29 April 2011

Crime Myths

The 'strong on crime' rhetoric that disfigured the recent NSW state election would have us believe that 'crime' - in particular violent crime perpetrated by strangers rather than by the people with whom you share your dwelling - is increasing and can be reduced through the sharp smack of 'law & order', restrictions on knives or spending on public cctv.

The reality is somewhat different, illustrated by data in the New South Wales Recorded Crime Statistics 2010 [PDF] from the NSW Bureau of Crime Statistics & Research. (It would be nice, by the way, to see similar compilations from the other jurisdictions.)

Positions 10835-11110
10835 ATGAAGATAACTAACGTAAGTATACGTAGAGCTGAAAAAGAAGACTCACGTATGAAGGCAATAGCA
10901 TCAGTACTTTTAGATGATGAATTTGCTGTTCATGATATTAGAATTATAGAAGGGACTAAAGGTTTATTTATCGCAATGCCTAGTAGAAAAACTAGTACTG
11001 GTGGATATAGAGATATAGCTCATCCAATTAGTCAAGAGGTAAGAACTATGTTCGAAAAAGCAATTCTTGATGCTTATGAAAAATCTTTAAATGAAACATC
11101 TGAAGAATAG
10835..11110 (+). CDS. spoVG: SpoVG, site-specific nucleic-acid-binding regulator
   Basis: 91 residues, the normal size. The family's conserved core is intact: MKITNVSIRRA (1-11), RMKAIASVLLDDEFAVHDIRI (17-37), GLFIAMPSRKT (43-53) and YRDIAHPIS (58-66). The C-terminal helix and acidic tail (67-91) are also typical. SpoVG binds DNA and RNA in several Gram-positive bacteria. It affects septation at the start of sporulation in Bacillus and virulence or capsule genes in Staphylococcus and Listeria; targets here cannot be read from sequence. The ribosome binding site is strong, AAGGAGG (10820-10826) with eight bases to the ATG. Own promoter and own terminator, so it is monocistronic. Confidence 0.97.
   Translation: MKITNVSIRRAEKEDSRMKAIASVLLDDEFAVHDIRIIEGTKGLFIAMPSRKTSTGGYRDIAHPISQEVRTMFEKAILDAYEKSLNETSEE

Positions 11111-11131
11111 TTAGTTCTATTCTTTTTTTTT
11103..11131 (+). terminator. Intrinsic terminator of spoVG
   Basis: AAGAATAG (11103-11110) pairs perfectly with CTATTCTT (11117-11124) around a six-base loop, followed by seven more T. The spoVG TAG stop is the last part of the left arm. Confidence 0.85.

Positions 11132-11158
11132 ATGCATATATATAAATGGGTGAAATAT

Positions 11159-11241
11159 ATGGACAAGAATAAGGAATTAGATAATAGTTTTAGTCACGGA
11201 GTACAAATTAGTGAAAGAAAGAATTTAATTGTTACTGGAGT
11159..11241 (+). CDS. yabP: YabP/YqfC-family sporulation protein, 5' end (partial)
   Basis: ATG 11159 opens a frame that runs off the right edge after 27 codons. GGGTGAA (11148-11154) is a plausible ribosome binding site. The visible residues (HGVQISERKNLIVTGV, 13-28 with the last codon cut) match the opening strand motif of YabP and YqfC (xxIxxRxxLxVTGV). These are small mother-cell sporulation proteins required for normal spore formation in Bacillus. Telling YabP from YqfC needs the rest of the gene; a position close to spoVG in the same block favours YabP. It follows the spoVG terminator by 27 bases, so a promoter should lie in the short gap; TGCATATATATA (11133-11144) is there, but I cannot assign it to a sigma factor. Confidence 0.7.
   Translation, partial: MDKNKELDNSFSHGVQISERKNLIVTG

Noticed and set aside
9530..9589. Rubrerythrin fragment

The 60 page NSW report presents data extracted from the Computerised Operational Policing System (COPS) of the NSW Police Force in February 2011 regarding -
crime reported to, or detected by, the NSW Police Force from January 1995 to December 2010, with a focus on the statistical trends for the 24 months ending December 2010.
The Bureau comments that -
The broad picture among the 17 major offence categories is largely one of stable or falling crime. In the 24 months to December 2010, ten of the 17 major offences were stable and seven were trending downwards. No major offences were trending upwards across the State.

The downward trend in assault on licensed premises reported in the last two quarters has dropped back to stable across all licensed premises, but continued for clubs (down 16.9%) and nightclub/licensed restaurant/winebar (down 16.8%).